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Chorister walks to raise awareness of Ehlers-Danlos syndrome

25 August 2023

Fran Heley (left) with Cherylee Houston

Fran Heley (left) with Cherylee Houston

A CHORISTER from West Yorkshire is walking 200 miles from Blackpool to Cleethorpes to raise awareness of Ehlers-Danlos syndromes, a complex group of genetic conditions that affect the body’s connective tissues.

It is the second 200-mile walk that Fran Heley has undertaken, after a walk from Leeds to Westminster in May. Ms Heley, who sings at St Oswald’s, Guiseley, in Yorkshire, is trying to garner the level of support needed to force a parliamentary debate on dedicated funding for the diagnosis and treatment of the condition in the NHS; on average, she says, it takes ten years to get a diagnosis.

Her move follows the Government’s response to a petition presented by the charity Ehlers-Danlos Support UK (EDS), in May: “There are no plans for a national service for diagnosis of hEDS [hypermobile EDS] and HSD [hypermobility spectrums disorder]. Our plans for musculoskeletal conditions will be outlined in the major conditions strategy.”

The petition has reached more than 18,000 signatures, but 100,000 are needed for a debate on a better NHS pathway to be considered.

Ms Heley, who suffers neurological aspects of EDS, left Blackpool on 13 August, and hopes to arrive in Cleethorpes on Sunday. She spoke to the Church Times last Friday, after a day spent crossing the Pennines. “It’s fortunately not been too hot, but the days are so long. My legs are pulverised today,” she said.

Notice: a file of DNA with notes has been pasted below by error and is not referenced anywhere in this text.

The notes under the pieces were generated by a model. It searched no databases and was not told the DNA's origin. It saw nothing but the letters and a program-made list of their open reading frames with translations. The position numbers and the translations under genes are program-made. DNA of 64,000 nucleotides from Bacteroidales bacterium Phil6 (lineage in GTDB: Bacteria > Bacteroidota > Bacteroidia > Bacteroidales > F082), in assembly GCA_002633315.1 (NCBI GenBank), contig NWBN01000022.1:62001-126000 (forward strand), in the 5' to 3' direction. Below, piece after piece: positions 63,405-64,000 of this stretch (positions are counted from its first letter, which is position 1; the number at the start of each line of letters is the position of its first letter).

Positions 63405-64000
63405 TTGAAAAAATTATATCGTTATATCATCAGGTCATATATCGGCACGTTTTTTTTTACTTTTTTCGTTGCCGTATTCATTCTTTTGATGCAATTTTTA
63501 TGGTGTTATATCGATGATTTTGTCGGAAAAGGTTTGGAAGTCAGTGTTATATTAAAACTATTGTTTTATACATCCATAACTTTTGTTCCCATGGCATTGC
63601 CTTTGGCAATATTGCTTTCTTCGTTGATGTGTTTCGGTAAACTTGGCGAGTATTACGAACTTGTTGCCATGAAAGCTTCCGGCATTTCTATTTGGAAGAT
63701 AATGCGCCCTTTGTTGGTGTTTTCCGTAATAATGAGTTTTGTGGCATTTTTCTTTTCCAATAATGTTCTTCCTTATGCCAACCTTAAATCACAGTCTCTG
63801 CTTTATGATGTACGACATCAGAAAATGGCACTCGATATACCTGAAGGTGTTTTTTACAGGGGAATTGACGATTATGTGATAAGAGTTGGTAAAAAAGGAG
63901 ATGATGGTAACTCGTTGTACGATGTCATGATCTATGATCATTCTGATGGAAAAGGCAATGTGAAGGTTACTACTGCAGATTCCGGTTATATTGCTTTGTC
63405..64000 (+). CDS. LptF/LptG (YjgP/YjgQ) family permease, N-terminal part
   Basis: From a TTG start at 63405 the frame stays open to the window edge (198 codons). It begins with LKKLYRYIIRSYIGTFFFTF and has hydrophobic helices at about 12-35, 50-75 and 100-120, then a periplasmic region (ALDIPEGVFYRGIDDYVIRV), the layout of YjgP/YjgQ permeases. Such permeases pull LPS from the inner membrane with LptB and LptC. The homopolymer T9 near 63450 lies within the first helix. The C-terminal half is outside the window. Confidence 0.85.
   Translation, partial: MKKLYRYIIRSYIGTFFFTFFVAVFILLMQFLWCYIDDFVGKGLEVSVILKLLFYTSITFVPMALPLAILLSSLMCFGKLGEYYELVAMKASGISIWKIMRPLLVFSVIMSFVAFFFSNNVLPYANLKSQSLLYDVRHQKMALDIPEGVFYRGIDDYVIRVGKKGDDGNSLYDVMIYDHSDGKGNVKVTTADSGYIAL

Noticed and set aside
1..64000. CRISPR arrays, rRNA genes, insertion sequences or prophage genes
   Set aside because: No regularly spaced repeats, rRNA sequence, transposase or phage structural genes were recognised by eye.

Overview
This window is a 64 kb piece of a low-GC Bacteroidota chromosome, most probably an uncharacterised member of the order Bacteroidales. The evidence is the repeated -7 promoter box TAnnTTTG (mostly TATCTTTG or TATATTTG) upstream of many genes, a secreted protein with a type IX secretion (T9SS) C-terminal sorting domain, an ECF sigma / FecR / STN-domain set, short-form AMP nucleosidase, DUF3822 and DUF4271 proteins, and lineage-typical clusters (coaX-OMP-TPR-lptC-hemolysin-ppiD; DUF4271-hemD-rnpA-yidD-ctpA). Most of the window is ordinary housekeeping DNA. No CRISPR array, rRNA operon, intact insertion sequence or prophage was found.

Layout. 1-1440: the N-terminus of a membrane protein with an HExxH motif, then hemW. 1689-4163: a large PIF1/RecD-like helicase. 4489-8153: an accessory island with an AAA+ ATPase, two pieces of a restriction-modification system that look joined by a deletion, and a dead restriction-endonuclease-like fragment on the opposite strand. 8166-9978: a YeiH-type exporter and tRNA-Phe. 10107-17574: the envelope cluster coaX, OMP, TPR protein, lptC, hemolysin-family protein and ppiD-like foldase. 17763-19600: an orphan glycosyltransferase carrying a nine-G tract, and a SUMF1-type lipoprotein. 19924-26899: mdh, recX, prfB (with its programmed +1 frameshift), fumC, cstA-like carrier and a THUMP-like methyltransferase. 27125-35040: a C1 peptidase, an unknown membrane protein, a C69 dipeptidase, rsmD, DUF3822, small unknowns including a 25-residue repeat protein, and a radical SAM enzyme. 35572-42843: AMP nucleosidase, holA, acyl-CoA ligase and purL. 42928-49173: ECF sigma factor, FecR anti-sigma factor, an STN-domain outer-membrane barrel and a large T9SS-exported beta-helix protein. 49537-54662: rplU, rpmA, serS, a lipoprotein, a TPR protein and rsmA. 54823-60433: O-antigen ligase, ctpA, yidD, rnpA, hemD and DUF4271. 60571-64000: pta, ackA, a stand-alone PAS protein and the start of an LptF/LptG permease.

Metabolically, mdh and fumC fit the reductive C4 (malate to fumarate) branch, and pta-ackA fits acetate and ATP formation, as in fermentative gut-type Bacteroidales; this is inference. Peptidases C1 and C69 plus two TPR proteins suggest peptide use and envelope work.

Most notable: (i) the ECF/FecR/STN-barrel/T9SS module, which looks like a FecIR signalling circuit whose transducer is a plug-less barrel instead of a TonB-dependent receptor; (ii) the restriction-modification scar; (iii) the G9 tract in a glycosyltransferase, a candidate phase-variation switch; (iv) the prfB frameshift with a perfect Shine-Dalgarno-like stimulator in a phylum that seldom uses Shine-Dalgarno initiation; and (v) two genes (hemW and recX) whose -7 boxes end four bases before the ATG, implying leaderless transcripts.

“Up until now, I’ve been walking solo, but today I’ve had somebody from church walking with me, and that’s made a massive difference.” She is supported by her husband, Stephan, who meets her at various points on the walk; and by the EDS UK co-ordinator for Yorkshire and Humberside, Lisa Backhouse, on a route that will take her towards Wakefield and then to Worksop, in Nottinghamshire, and finally Cleethorpes, in Lincolnshire.

Together, they make up the Pathway to Parliament team. She has received encouragement from Cherylee Houston, who plays the character Izzy Armstrong, in ITV1’s Coronation Street. The conditions can affect all parts of the body, and the actress has the hEDS. She has used a wheelchair since she was 23.

“She has been campaigning for a number of years; so she is just the celebrity we needed on board,” Ms Heley said. “My MP [Stuart Andrew] has also been in contact, and I think things are happening, but it might take a miracle to get the 100,000 signatures we need. If it gets people talking about the condition, that will help.” The petition runs until 2 November.

Her walk takes in eight of the Bannatyne Health Clubs, which are supporting the petition. “They have been absolutely superb; I can’t thank them enough for helping us promote this,” she said. The first of these visits, at the time of speaking, was to Cookridge Hall, in north Leeds.

She is recognisable on the walk by the EDS UK T-shirt she is wearing. “It’s a lot of miles each day. I get progressively more soaked or sweaty on the walks, but we fight on,” she concluded. “It’s a Herculean task.”


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